Adam of Barking

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Adam of Barking (fl. 1217?), was a Benedictine monk and religious poet who left a number of writings including De Serie Sex Ætatum which runs to 15,000 lines of hexameter. He belonged to the abbey of Sherborne in Dorset.[1]

Adam of Barking is praised by the 16th-century antiquary John Leland for his great erudition, and his promise as a writer both in prose and verse. According to John Bale and John Pitts, Adam was educated at Oxford, and was a model of all the Christian virtues. As old age came on he devoted himself more and more to the study of Scripture and the work of public preaching. For the latter task he seems to have been peculiarly fitted, and his biographers make special mention of his eloquence and zeal in lashing the vices of the people. Bale and Pitts say that he flourished about the year 1217, and this date may be fairly correct, as one of his works was dedicated to John, canon of Salisbury, who is doubtless to be identified with the far-famed John of Salisbury who died in 1180.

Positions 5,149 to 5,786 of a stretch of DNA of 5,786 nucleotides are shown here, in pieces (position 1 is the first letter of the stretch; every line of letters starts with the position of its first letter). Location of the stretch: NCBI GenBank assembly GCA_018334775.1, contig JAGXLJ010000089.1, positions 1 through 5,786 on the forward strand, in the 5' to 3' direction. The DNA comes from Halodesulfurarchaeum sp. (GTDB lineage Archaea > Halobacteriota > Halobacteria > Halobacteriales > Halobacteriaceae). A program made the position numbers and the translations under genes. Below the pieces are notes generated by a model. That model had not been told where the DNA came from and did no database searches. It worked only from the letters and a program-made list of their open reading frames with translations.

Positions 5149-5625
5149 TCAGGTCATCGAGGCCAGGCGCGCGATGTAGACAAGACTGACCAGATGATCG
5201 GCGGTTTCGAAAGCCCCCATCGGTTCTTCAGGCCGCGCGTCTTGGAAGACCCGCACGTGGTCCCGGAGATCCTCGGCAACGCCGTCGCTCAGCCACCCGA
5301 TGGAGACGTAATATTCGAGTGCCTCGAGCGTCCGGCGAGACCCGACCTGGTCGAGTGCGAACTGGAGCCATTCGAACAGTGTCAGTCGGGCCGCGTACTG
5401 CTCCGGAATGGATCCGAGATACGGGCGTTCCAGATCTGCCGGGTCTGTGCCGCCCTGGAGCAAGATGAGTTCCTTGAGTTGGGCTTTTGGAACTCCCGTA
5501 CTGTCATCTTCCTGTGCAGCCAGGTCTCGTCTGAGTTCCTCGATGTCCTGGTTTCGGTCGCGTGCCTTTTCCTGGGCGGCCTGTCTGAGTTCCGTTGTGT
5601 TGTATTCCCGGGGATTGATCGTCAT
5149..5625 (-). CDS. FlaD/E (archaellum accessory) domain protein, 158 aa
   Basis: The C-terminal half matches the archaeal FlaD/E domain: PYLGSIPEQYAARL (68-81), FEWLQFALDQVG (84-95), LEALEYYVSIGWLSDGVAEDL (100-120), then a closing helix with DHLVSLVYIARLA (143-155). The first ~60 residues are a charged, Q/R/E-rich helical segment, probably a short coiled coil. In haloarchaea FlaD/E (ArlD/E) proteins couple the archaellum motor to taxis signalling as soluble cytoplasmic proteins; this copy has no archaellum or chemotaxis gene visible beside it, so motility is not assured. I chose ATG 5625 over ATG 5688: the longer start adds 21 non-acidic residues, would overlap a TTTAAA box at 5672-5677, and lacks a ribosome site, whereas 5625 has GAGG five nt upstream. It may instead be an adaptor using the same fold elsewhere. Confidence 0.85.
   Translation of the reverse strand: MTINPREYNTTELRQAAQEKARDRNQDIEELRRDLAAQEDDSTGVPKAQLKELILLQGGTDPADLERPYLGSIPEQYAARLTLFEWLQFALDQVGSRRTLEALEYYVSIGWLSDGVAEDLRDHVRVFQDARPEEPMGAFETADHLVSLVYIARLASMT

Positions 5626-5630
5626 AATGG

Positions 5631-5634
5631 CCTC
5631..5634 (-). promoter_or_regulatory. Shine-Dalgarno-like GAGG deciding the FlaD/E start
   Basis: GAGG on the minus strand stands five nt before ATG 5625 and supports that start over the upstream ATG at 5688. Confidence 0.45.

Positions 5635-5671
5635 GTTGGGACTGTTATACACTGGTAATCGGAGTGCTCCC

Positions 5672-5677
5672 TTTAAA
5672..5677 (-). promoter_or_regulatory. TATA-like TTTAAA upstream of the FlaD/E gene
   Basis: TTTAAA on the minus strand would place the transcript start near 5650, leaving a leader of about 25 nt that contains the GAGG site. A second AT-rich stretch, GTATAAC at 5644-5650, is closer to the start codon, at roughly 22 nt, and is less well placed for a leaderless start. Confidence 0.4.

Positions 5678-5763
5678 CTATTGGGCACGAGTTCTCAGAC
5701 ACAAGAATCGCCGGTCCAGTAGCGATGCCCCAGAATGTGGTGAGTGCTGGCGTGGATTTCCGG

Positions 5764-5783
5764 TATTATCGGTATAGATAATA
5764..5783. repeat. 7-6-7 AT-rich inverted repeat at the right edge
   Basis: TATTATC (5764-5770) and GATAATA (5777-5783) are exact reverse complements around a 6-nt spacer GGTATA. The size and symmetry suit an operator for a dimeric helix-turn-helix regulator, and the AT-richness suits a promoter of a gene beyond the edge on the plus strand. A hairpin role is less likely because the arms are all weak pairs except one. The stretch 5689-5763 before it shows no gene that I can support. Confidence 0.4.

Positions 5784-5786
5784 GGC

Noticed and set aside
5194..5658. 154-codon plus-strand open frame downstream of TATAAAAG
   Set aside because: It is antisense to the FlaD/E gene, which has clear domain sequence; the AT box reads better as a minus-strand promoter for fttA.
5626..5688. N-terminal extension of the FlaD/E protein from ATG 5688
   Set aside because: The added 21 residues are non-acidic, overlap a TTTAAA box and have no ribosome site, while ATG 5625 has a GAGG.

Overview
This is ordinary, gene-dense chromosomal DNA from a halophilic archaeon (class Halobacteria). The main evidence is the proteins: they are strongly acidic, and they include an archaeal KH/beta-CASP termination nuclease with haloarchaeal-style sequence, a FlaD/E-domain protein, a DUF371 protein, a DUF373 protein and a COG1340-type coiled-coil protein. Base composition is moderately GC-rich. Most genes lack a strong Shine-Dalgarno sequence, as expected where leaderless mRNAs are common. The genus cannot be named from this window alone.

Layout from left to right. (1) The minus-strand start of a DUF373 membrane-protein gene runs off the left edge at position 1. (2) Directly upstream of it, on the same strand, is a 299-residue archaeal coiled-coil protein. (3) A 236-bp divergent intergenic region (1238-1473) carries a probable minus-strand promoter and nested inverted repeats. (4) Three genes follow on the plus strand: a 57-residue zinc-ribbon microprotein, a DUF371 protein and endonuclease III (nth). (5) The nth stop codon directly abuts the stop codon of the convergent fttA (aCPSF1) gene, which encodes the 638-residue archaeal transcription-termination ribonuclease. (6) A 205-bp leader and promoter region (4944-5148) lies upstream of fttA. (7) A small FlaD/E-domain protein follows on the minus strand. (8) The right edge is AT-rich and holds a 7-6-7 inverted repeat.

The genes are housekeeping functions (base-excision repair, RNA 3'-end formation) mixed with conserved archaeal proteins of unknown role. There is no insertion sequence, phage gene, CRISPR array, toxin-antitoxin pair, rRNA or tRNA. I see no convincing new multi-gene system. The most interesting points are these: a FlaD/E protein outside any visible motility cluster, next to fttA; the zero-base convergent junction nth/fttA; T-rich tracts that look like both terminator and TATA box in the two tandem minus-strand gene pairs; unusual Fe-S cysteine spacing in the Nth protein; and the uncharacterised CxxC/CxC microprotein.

Of Adam's writings, which embraced treatises on the Old Testament as well as the New, there were existing at Sherborne in Leland's time: De Naturâ divinâ et humanâ (verse), De Serie Sex Ætatum (verse), Super Quatuor Evangelia (prose). According to Tanner a manuscript of this author is to be found in the library of Clare College, Cambridge. The names of other works of his are enumerated by Pitts.[2]


  1. ^ Rigg, A, G, (2004). "Barking, Adam of (fl. c.1176–c.1200), Benedictine monk and religious poet". Oxford Dictionary of National Biography. Oxford University Press. Retrieved 2009-06-24. 
  2. ^ Archer, T. A. (1885). "Adam of Barking (fl. 1217?), Benedictine monk belonging to the abbey of Sherborne in Dorset". Dictionary of National Biography Vol. I. Smith, Elder & Co. Retrieved 2009-06-24.  The first edition of this text is available as an article on Wikisource:  "Adam of Barking". Dictionary of National Biography. London: Smith, Elder & Co. 1885–1900.